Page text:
As we’ve seen, already copyright is often used as a way to stifle free expression. Mere threats of lawsuits, along with DMCA takedown letters, have become a very effective way to create chilling effects against content someone doesn’t like. Adding in the ability to more easily sue and take people to court — even if the eventual judgment may be for lower dollar amounts — is tremendously problematic. If anything, it will just become an incredible tool for copyright trolls. It will legitimize their business model, which is to get a large volume of settlements that are in the hundreds or low thousands of dollars anyway. Obviously, the fact that this court might also handle “bad faith Section 512 notices” (i.e., DMCA takedowns) is designed to appease people who are concerned about the chilling effects here, but it’s not clear that will help very much.
Also, somewhat bizarre is that earlier in the document (which we’ll get to), they say that the Copyright Office should remain in the legislative branch. Which would then make this small claims court a part of the legislative branch. And that just seems… weird. I guess that’s why they refer to it as a small claims “system” rather than a small claims “court.”
The issue that’s going to get more attention, however, is the attempt to pull the Copyright Office away from the Librarian of Congress’ control. This has been something that the Copyright Office itself (and Hollywood and its friends) have been agitating for for some time. The proposal here looks like (again) the Judiciary Committee wants to thread the needle of not technically moving it out of the Library of Congress (the proposal doesn’t say one way or the other), but basically giving the Copyright Office full autonomy from the Library, and making the head of the Copyright Office subject to Congressional appointment, rather than at the will of the Librarian of Congress:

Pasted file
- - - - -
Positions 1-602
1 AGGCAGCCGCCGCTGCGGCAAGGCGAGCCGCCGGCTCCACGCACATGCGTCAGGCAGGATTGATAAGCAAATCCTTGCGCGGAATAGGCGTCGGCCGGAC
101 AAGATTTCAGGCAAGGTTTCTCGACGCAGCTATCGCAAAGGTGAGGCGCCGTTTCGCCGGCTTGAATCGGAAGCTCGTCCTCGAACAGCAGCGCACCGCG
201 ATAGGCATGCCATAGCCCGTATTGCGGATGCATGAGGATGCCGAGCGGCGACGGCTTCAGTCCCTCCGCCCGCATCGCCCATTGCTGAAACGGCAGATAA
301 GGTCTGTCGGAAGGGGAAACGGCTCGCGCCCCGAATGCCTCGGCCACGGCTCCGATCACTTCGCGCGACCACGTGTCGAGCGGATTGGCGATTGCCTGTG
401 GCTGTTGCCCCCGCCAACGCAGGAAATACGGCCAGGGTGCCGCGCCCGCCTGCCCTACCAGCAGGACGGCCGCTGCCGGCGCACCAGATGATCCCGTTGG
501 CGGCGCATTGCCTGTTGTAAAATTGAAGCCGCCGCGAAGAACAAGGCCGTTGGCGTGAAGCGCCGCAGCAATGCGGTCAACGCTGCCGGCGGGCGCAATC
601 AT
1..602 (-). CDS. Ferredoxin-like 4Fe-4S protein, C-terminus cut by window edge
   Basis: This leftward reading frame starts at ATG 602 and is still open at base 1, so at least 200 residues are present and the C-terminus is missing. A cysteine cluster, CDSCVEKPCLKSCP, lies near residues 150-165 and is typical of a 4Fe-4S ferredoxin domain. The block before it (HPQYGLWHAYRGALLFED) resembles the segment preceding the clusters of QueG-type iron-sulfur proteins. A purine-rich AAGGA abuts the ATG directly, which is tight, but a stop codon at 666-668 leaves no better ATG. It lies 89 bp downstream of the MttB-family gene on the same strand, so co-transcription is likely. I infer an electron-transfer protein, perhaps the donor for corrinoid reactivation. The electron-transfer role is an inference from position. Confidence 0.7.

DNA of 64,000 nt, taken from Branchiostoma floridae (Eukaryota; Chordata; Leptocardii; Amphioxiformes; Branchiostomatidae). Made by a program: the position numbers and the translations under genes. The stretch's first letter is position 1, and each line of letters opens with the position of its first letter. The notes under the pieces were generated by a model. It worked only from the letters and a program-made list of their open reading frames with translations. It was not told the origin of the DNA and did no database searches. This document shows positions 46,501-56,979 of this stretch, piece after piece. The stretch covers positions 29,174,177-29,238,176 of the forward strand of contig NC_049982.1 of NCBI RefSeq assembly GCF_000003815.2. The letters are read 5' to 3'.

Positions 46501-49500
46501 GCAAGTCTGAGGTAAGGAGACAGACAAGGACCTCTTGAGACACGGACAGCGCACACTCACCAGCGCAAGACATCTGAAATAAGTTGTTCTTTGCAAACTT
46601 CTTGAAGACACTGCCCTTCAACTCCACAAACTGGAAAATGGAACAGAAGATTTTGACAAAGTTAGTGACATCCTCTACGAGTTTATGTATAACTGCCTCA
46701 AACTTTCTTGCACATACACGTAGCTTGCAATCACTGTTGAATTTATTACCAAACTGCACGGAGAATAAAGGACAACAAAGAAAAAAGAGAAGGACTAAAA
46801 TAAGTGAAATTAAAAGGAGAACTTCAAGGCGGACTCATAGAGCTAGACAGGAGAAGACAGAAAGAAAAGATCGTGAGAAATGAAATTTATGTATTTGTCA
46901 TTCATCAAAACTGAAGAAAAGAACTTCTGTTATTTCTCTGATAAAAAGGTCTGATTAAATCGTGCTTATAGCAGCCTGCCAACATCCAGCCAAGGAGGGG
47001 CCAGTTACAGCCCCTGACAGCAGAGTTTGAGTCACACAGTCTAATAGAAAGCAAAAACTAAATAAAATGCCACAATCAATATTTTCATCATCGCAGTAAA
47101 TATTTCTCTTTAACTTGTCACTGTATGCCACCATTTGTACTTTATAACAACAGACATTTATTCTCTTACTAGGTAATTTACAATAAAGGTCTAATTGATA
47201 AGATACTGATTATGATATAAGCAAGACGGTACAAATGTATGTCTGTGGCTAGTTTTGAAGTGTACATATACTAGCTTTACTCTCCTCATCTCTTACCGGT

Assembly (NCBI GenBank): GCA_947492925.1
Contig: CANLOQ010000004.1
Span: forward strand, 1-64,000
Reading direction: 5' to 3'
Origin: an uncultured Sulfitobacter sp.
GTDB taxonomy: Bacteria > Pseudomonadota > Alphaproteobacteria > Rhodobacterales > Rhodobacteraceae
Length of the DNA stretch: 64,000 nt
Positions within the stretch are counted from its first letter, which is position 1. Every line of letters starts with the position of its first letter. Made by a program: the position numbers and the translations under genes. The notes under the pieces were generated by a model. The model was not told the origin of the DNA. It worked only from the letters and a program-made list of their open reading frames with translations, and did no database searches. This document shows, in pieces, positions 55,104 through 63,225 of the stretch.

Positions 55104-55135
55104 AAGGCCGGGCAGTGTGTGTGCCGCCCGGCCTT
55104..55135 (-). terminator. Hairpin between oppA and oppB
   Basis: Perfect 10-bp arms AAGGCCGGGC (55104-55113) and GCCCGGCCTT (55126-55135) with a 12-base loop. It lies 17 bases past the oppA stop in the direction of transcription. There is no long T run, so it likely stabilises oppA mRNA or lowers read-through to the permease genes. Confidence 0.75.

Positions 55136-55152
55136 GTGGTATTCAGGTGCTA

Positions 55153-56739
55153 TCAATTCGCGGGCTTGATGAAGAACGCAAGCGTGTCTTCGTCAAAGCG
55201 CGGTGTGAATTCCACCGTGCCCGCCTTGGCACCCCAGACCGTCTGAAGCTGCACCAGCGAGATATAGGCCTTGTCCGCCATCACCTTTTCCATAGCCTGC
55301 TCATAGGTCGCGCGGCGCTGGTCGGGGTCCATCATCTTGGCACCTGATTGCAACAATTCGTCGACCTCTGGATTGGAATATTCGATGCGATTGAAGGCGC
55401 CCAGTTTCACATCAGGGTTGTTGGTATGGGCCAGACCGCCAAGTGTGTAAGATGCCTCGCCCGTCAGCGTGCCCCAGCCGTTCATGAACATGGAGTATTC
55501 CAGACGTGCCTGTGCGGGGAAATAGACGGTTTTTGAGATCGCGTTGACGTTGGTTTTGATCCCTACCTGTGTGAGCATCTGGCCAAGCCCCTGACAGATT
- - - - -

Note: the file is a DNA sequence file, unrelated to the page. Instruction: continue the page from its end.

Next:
The Register of Copyrights and Copyright Office Structure
The Copyright Office should remain part of the Legislative Branch where it can provide independent and timely advice
to Congress on copyright law and policy. Furthermore, the Copyright Office should have autonomy over its budget and
Currently, the Register is not subject to the same nomination and consent process as other senior government officials.
To ensure that the American people have an opportunity to provide input into the selection of future Registers of
Copyright through their elected officials, the next Register and all that follow should be subject to a nomination and
consent process with a 10-year term limit, subject to potential re-nomination. The Copyright Office should also add
several positions to advise the Register including a Chief Economist, Chief Technologist, and a Deputy Register.
Copyright Office Advisory Committees
As copyright creation and distribution rapidly changes due to technological advances, the Copyright Office needs to have
quicker information regarding marketplace changes as it develops policies and provides guidance to federal agencies.
Other federal agencies have standing advisory committees that enable a more efficient knowledge transfer from the
private sector to federal agencies. This model should be duplicated at the Copyright Office.